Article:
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I want to do a polynomial reduction from problem $A$ to problem $B$. Let $n$ denote the input size of $A$. Is the reduction still polynomial if my reduction algorithm computes the value $n!$ for some reason, but size of the resulting instance of $B$ is still polynomial?

Note: $n!$ can be computed in linear time, if one can multiplicate arbitrary large integers in constant time.

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$n!$ actually has on the order of $n \log n$ digits, so depending on your model of computation it might not be quite linear time. But anyway, it's polynomial in $n$. So why would that prevent the reduction from being polynomial? –  Robert Israel Jul 27 '12 at 17:16
Is it valid to assume that one can multiplicate arbitrary large integers in constant time? –  Croq Jul 27 '12 at 17:45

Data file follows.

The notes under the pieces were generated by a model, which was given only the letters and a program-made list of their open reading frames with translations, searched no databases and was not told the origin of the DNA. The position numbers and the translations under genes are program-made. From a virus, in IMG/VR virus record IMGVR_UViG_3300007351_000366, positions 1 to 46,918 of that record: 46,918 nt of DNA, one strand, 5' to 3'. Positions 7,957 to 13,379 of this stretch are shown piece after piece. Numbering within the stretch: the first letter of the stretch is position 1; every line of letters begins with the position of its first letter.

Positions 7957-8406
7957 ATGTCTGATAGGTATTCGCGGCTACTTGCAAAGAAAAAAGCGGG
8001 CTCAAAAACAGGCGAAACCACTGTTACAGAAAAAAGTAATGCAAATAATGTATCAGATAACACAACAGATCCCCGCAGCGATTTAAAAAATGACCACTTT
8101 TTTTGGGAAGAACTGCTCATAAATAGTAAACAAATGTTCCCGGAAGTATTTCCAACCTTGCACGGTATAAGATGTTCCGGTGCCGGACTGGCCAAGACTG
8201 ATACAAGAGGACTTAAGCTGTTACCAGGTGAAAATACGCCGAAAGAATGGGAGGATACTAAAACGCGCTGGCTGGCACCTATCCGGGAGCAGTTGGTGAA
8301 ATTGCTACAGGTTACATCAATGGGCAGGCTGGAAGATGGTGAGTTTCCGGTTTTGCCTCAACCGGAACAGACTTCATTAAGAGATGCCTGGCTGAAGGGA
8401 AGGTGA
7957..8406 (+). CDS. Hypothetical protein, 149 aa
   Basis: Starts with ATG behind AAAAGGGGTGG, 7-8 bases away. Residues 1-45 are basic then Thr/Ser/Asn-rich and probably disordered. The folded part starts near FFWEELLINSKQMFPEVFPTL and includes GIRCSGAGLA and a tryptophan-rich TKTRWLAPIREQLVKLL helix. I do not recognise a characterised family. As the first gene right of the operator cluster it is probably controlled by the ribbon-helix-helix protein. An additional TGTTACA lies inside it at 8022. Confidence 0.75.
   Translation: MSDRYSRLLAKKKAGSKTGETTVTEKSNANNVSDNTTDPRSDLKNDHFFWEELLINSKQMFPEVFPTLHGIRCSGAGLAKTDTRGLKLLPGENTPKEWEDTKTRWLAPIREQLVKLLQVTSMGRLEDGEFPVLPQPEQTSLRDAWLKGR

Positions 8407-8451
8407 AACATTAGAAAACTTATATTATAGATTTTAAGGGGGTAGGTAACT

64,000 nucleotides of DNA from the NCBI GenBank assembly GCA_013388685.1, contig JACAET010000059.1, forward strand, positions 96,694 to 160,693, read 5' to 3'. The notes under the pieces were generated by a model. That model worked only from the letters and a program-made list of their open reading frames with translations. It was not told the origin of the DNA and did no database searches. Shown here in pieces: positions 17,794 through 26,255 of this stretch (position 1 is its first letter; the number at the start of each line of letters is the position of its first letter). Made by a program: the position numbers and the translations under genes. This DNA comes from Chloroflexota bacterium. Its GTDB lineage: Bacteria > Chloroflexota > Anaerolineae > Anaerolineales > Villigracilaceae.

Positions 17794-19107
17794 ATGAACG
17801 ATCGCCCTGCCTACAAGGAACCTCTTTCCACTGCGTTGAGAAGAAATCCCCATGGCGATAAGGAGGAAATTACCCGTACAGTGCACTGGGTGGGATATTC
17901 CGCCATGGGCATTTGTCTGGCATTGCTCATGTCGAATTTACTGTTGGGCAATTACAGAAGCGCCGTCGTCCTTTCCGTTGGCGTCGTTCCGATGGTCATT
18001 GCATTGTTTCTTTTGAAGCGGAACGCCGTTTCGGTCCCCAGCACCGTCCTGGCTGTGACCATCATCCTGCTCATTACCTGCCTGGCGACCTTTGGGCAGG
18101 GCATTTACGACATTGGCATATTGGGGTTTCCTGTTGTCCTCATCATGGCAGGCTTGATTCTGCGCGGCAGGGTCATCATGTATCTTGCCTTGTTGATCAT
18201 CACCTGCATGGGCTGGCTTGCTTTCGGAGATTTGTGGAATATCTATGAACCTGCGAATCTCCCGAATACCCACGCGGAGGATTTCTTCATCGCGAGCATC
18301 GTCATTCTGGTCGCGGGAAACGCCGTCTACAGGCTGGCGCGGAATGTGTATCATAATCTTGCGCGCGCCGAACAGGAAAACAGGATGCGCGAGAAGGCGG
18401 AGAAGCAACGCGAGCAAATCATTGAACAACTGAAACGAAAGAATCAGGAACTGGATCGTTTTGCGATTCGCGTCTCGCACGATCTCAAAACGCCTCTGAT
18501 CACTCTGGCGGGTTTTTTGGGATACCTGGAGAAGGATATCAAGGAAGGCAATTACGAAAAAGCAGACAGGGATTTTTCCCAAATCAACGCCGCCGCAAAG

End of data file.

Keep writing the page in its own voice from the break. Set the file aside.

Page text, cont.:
No, but it one can multiply $m$-digit integers in $m^2$ steps (and, using FFT, in $m^{1+\epsilon}$ steps), which should be fine for your set up. –  David Speyer Jul 27 '12 at 17:48
There ARE dangerous subtleties in this area. If we could compute $n! \mod m$ in time polynomial in $\log n$ and $\log m$, we would get a polynomial time algorithm for factorization. (Note that it doesn't make sense to compute $n!$ itself in time $(\log n)^k$, because the size of the output is $n \log n$, but the output of $n! \mod m$ is only $\log m$ sized, so this hypothetical makes sense.) The idea would be to do a binary search for the first $n$ such that $GCD(n!, m) \neq 1$; that first $n$ would then be a prime factor of $m$. But I don't think you've made this error. –  David Speyer Jul 27 '12 at 17:52
@Croq It really depends on your model of computation. This is a standard assumption for the RAM model. There are significant discrepancies between this model and reality, but it is not an unreasonable choice for studying polynomial reductions. –  Erick Wong Jul 27 '12 at 19:27

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